Blue Origin warned its next flight was going to be dramatic, no matter how it ended. So Oct. 5 was a good news day for the company as it successfully conducted an in-flight escape test of its New Shepard system, which is a fully reusable rocket and capsule. Everything went according to plan, taking the company one big step toward its goal of carrying people into space.
According to Space.com:
New Shepard blasted off from Blue Origin's test range in west Texas at 11:36 a.m. EDT (1536 GMT), kicking off today's uncrewed test. About 45 seconds into flight, at an altitude of 16,000 feet (5,000 meters), the capsule fired its onboard "escape motor" for 2 seconds, blasting itself hundreds of feet clear of the booster.
Blue Origin owner and billionaire entrepreneur Jeff Bezos wrote last month in a blog article that this flight would be its toughest test yet:
About 45 seconds after liftoff at about 16,000 feet, we’ll intentionally command escape. Redundant separation systems will sever the crew capsule from the booster at the same time we ignite the escape motor. The escape motor will vector thrust to steer the capsule to the side, out of the booster’s path. The high acceleration portion of the escape lasts less than two seconds, but by then the capsule will be hundreds of feet away and diverging quickly. It will traverse twice through transonic velocities – the most difficult control region – during the acceleration burn and subsequent deceleration. The capsule will then coast, stabilized by reaction control thrusters, until it starts descending. Its three drogue parachutes will deploy near the top of its flight path, followed shortly thereafter by main parachutes.
At 11:41 a.m. EDT (1541 GMT), the New Shepard capsule landed softly under parachutes in the Texas desert as planned, raising a huge plume of dust as it hit the ground.
And of the booster? About three minutes later, the booster landed vertically on the launch pad. Bezos had predicted earlier the test would destroy it:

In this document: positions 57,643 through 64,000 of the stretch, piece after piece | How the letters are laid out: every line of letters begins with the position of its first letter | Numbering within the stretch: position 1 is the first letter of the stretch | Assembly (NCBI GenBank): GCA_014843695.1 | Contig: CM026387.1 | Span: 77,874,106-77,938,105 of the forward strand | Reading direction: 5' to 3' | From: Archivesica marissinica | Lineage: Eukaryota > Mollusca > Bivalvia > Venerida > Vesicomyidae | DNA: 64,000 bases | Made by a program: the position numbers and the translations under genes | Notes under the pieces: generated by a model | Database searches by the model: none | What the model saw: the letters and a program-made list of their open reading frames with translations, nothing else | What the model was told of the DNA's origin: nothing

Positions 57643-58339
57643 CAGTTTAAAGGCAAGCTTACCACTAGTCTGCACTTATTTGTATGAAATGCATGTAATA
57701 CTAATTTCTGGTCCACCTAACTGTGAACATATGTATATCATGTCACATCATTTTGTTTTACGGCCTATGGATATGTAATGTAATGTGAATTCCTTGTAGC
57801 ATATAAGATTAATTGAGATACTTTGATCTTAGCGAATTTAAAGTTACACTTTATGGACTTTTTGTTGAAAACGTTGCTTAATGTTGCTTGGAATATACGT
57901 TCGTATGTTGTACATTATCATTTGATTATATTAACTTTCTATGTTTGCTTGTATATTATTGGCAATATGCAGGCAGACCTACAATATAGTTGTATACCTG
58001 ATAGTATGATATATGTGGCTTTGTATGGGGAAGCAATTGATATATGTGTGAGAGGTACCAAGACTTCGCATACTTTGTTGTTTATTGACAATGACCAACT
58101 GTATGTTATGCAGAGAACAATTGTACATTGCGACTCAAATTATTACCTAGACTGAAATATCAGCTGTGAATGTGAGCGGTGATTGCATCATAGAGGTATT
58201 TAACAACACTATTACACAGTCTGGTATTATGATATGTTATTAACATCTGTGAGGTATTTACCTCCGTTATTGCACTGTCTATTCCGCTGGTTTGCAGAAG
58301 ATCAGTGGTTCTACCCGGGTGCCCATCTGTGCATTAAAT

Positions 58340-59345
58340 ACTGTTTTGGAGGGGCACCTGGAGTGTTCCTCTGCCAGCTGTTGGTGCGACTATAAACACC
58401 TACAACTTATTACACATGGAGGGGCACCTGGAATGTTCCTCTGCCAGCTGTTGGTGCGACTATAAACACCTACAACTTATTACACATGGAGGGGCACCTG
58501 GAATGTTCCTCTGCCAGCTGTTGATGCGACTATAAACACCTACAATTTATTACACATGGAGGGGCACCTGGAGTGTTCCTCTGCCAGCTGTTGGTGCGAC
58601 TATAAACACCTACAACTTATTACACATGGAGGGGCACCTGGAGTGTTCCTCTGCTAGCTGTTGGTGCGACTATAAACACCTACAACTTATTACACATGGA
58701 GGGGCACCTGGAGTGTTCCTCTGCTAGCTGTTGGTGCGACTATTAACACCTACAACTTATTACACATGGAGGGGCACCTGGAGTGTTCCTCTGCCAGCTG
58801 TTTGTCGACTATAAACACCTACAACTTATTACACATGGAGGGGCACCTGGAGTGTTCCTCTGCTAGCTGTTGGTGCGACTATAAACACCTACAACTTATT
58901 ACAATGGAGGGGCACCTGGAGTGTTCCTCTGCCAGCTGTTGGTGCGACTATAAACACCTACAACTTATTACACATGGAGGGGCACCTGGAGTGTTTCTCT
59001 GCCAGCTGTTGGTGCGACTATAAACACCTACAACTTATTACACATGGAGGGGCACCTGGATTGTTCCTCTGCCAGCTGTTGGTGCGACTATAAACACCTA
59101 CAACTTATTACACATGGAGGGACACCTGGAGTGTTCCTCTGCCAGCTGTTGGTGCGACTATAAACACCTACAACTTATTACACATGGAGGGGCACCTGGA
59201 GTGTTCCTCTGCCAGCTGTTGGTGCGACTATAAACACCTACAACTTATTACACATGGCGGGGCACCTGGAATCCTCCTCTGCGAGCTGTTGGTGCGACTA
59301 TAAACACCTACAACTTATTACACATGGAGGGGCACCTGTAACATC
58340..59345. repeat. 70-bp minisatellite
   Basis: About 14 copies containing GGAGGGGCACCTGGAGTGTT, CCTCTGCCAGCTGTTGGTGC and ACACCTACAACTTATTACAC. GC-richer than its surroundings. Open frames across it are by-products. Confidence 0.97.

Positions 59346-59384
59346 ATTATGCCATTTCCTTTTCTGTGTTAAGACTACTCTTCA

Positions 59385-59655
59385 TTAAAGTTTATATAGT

We’d really like to retire it after this test and put it in a museum. Sadly, that’s not likely. This test will probably destroy the booster. The booster was never designed to survive an in-flight escape. The capsule escape motor will slam the booster with 70,000 pounds of off-axis force delivered by searing hot exhaust. The aerodynamic shape of the vehicle quickly changes from leading with the capsule to leading with the ring fin, and this all happens at maximum dynamic pressure. Nevertheless, the booster is very robust and our Monte Carlo simulations show there’s some chance we can fly through these disturbances and recover the booster. If the booster does manage to survive this flight – its fifth – we will in fact reward it for its service with a retirement party and put it in a museum. In the more likely event that we end up sacrificing the booster in service of this test, it will still have most of its propellant on board at the time escape is triggered, and its impact with the desert floor will be most impressive.
"Wow. There it is. There you go, New Shepard. Look at her," launch commentator Ariane Cornell said once the booster landed. "What an extraordinary test and a tremendous final flight for both craft."
Check out video of the in-flight escape test below:
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